Know the physical symptoms, including urge urinary incontinence, urgency, and urinary frequency
Like most medical conditions, there are specific physical symptoms associated with OAB.
These are some of the main symptoms of OAB:
Having a strong need to go to the bathroom right away.
Having to go to the bathroom too often, also called "urinary
frequency." A need to go to the bathroom 8 or more times per day.
Leaking or wetting accidents, also called "urinary incontinence."
What causes these symptoms? When you have OAB, your bladder muscle contracts before your bladder expands to its full size, meaning your internal plumbing is working overtime. Medications like VESIcare may help control your OAB symptoms of urgency, frequency, and leakage.
“I attempted to manage my own overactive bladder symptoms by not drinking as many liquids. As a matter of fact, I was more concerned about having to go to the bathroom than maintaining hydration.”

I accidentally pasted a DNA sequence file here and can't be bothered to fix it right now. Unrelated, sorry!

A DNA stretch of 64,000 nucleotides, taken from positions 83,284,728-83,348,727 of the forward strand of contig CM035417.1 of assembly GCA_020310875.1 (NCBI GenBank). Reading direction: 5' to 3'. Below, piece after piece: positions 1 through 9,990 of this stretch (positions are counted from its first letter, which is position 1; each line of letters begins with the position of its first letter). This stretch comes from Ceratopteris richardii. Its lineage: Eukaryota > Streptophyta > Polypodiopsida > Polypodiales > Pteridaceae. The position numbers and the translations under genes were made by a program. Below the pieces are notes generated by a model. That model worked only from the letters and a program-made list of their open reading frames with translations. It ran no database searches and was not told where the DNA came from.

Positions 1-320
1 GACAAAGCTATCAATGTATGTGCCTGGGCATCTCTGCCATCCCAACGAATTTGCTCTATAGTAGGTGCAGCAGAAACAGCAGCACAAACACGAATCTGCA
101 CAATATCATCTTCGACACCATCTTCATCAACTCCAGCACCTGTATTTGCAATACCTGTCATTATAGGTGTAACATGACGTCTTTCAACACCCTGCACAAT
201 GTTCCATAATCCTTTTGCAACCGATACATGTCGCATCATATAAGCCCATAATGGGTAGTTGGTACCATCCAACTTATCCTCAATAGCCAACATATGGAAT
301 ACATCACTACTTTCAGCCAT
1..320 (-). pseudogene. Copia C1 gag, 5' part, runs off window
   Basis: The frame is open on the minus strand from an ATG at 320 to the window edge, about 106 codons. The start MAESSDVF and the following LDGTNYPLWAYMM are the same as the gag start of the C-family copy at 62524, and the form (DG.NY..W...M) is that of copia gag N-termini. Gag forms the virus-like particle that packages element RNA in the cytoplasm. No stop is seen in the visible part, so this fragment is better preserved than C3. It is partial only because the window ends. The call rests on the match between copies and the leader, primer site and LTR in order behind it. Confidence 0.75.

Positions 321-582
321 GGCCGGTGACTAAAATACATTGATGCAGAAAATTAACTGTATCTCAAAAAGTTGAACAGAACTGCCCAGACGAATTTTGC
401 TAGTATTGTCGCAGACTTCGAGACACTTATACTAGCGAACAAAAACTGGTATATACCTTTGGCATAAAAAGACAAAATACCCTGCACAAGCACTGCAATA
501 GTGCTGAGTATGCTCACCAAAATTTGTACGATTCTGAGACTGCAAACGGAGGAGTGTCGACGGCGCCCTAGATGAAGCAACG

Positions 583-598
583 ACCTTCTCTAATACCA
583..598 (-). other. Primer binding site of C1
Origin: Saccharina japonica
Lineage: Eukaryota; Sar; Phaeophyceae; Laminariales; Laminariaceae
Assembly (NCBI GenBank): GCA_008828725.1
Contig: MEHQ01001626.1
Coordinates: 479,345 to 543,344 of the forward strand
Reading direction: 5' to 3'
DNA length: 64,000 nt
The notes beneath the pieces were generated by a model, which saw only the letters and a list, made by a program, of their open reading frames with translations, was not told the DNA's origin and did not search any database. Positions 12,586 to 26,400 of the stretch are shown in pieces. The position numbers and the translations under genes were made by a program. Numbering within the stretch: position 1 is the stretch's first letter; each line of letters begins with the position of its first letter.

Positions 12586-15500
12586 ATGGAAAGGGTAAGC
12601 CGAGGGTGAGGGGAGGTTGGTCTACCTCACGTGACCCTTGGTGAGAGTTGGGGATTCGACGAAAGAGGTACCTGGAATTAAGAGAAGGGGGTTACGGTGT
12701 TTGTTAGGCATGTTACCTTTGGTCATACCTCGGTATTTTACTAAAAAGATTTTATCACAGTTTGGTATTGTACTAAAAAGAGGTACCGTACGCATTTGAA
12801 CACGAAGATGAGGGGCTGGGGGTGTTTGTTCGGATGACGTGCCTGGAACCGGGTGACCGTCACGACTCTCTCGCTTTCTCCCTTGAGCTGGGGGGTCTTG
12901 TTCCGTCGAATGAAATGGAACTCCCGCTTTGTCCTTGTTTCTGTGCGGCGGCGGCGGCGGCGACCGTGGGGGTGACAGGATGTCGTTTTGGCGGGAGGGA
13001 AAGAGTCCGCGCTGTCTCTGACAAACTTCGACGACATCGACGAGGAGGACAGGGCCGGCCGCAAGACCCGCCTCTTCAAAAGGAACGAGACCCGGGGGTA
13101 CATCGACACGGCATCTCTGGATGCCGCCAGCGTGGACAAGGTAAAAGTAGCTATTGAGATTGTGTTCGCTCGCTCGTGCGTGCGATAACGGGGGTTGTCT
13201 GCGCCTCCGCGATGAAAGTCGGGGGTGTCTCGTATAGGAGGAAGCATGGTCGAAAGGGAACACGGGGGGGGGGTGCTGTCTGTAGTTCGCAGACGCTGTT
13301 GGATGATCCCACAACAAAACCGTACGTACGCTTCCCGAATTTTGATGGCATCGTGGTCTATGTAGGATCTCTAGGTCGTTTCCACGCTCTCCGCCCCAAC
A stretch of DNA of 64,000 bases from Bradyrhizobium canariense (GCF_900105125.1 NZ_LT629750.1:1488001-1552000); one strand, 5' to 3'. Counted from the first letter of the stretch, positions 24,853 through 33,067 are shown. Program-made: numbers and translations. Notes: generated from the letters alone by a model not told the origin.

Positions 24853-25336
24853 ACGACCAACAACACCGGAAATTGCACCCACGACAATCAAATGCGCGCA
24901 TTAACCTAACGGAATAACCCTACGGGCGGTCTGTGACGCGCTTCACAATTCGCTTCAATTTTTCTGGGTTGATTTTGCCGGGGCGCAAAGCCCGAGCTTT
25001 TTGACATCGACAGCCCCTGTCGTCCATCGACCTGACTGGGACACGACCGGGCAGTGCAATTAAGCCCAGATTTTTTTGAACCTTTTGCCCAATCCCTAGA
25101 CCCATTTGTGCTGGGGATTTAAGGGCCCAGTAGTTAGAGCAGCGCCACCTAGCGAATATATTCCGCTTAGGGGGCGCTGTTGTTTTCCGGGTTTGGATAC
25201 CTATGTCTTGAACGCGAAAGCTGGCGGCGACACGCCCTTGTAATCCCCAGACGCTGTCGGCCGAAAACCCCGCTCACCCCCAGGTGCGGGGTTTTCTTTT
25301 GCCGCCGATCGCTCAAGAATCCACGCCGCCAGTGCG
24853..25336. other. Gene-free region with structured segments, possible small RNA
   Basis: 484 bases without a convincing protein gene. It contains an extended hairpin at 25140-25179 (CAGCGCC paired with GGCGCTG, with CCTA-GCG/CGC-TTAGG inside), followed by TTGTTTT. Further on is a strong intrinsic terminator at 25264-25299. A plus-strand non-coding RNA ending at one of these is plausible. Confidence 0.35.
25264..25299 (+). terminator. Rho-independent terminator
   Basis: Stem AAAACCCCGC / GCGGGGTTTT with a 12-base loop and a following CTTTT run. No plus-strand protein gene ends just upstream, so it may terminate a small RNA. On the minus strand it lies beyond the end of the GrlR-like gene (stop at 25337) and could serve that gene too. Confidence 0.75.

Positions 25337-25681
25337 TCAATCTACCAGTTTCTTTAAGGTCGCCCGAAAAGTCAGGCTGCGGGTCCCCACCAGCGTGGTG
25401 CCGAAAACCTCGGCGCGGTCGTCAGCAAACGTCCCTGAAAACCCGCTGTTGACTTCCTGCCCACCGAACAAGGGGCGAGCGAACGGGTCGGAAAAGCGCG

Watch out for these clues, too
Besides the physical symptoms listed above, there can be other important clues that you may
be experiencing OAB symptoms: specifically, the ways you might be trying to cope with your
condition. Take a look at the list below. How many of these describe you?
Be aware if you're:
- Cutting down on drinking fluids even when you're thirsty
- Needing to know where a bathroom is at all times
- Bringing pads or extra clothes with you when you're away from home
- Wearing darker colors to hide leaks
When to talk to your doctor
You don't always have to compromise when it comes to OAB. Take charge by talking to your healthcare provider about your bladder symptoms and some of the ways you've been trying to manage them. Check out the Doctor Conversation Guide for an easy, customizable way to get
the conversation going.